Akira Amari, Japan's Minister for Economic Revitalization, has indicated that a second increase in consumption tax will go ahead as planned, saying it is necessary to meet the rising costs for social security and the country’s budget deficit.
Weeks of disappointing data previously caused some advisers to Prime Minister Shinzo Abe to call for a delay in the increase to 10%, due to take effect next October, arguing that the first rise in April, from 5% to 8%, had taken too heavy of a toll.
Amari says that extra monetary and fiscal stimulus will ensure that the tax hike will not endanger the country’s recovery. The government will also offer tax breaks for small businesses to spur capital spending.
Japanese shares rose for the fifth straight session today, led by exporters on the yen's weakness.
The Nikkei hit a eight-month high, climbing 0.3% to 15,948.29, its highest close since Jan. 8. The Topix rose 0.2% to a six-year closing high at 1,313.72, while the JPX-Nikkei Index 400 gained 0.2% to 11,905.53.
Revised figures now show that Japan's real GDP shrank an annualized 7.1% between April and June, topping the 6.8% fall reported two weeks ago, due to a bigger than expected decrease in capital expenditure and decline in consumer spending.
The contraction marks the country's biggest slump since the first quarter of 2009, and puts pressure on Prime Minister Shinzo Abe's decision, expected by year-end, on whether to proceed with a scheduled second increase in the sales tax to 10%.
Japanese shares soared today, led by exporters and the yen slipping to a seven-month low against the dollar. Traders said a planned cabinet reshuffle by Prime Minister Shinzo Abe also supported sentiment.
The Nikkei hit a seven-month high, climbing 1.2% to 15,668.60. The Topix rose 1.1% to 1,297, while the JPX-Nikkei Index 400 gained 1.1% to 11,763.89.
Compared to its previous hike, the Japanese government needs to be more cautious regarding its upcoming decision to raise the national sales tax, warns Vice Economy Minister Yasutoshi Nishimura.
Nishimura highlights that the sharp decline in consumer spending from the 3% tax hike in April is proving prolonged, and hopes that the Bank of Japan will decide on further monetary easing as appropriate.
Meanwhile, Prime Minister Shinzo Abe is to soon decide whether to proceed with the proposed plan of raising the national sales tax even higher, lifting the rate to 10%.
Japanese stocks rose to a three-week high this morning, posting large gains for the ninth consecutive day, as a weaker yen shored up exporters after Fed meeting minutes raised the risk of an earlier interest rate hike.
The Nikkei closed at its highest level since July 31, climbing 0.9% to 15,586.20. The nine-days of straight gains was the index's longest streak since December.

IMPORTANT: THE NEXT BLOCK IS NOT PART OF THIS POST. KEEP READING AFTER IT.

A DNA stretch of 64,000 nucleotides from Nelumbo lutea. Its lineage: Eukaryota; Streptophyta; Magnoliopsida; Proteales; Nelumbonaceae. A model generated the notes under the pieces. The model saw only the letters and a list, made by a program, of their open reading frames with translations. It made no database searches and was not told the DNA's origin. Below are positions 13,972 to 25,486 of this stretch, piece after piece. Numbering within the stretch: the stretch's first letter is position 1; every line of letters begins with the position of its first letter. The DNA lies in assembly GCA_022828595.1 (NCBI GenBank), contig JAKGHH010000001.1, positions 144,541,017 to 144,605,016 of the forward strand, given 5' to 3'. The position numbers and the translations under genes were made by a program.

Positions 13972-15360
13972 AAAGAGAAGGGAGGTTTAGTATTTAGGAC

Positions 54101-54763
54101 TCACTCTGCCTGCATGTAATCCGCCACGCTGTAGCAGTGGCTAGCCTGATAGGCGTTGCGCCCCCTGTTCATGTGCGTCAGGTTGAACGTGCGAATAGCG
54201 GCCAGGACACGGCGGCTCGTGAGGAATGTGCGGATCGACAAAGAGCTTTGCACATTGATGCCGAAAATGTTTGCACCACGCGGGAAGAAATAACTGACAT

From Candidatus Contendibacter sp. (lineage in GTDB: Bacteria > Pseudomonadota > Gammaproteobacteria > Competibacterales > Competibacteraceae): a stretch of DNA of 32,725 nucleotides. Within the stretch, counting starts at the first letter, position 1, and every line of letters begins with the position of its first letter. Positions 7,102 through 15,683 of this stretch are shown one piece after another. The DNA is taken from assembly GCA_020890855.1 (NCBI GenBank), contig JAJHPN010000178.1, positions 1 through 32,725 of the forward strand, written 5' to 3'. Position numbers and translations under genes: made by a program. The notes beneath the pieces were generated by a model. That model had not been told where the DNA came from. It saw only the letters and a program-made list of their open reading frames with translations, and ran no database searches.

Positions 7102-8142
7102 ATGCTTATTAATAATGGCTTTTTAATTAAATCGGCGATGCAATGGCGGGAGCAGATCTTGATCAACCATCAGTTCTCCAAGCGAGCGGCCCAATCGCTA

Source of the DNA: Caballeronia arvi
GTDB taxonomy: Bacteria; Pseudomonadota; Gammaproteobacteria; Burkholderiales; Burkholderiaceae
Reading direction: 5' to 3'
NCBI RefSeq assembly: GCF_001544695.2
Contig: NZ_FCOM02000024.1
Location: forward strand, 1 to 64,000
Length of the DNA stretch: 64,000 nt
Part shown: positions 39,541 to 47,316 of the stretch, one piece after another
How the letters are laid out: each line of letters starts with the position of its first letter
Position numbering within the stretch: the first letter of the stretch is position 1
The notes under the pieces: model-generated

The Topix also gained 0.9% to 1,291.19, while the JPX-Nikkei Index 400 rose 0.9% to 11,752.54.
Japan's economy contracted sharply in the second quarter after a national sales tax in April rose 3% and triggered a sharp decline in consumer spending.
Real gross domestic product shrank 6.8% in the three months through June on an annualized basis from the prior quarter.
Prime Minister Shinzo Abe will have to address the tax issue again soon. A sales tax increase (which will raise the rate to 10%) has been approved by the Japanese government and will take effect in October 2015.
Japanese stocks gained heavily this morning, posting their largest daily jump in four months. Easing tensions in Ukraine, and exporters on the rise due to the yen stepping back from its sharp gains last week - both contributed to the rise.
The Nikkei recouped most of its steep losses from Friday, soaring 2.4% to 15,130.52 - its largest daily percentage gain since mid-April. The Topix climbed 2% to 1,252.51, while the JPX-Nikkei Index 400 gained 2.1% to 11,402.48.
The Nikkei capped a tough week, falling 3% overnight with Obama's ordering of airstrikes in Northern Iraq a convenient excuse for the decline.
Today's session also happens to be the busiest earnings report day of the season and Nikon Corp. tumbled 9.4% after lower full-year guidance, Taiyo Yuden dove 8.9% after cutting its outlook, and Nisshin Steel plunged 9.8% after profit fell 99%.
The BOJ maintained its pledge to boost the monetary base by ¥60T-¥70T.
The dollar is weaker vs. the yen by 0.25%, with dollar/yen down to ¥101.83.
Japanese stocks fell to a more than one-week low this morning, with financials and sea transporters leading the losses, as investors turned risk averse due to the last week's U.S. stock sell-off and concerns over Argentina's default and Portuguese banking problems.
Japanese equities still drew some support from hopes of an improvement in domestic corporate earnings, as well as solid Asian shares and a stable currency market.
The Nikkei sank 0.3% to 15,474.50, its lowest close since July 25, extending losses for a third straight trading day. The Topix shed 0.4% to 1,276.19, while the JPX-Nikkei Index 400 dropped 0.3% to 11,620.36.
Japanese shares fell to a one-week low today and dropped to their largest one-day fall in three weeks after investors turned risk averse due to the downed Malaysian Airlines passenger jet shot down over Ukraine's eastern border.
The Nikkei sank 1% to 15,215.71, its lowest close since July 11. The index also fell 1.7% at one point during Friday's trading.
The Topix shed 0.8% to 1,263.29 at the close of trading in Tokyo. JPX-Nikkei Index 400 dropped 0.7% to 11,505.50.
Japanese shares rose to a five-month high today, after a positive survey on Chinese manufacturing added to gains caused by the Fed's dovish monetary policy. The Nikkei climbed 0.1% to 15,369.28, its highest close since January 29. The benchmark has risen almost 10% since the end of May.
The Topix also rose 0.1% to 1,267.48 at the close of trading in Tokyo, with 1.96B shares changing hands. JPX-Nikkei Index 400 fell 0.1% to 11,537.06.
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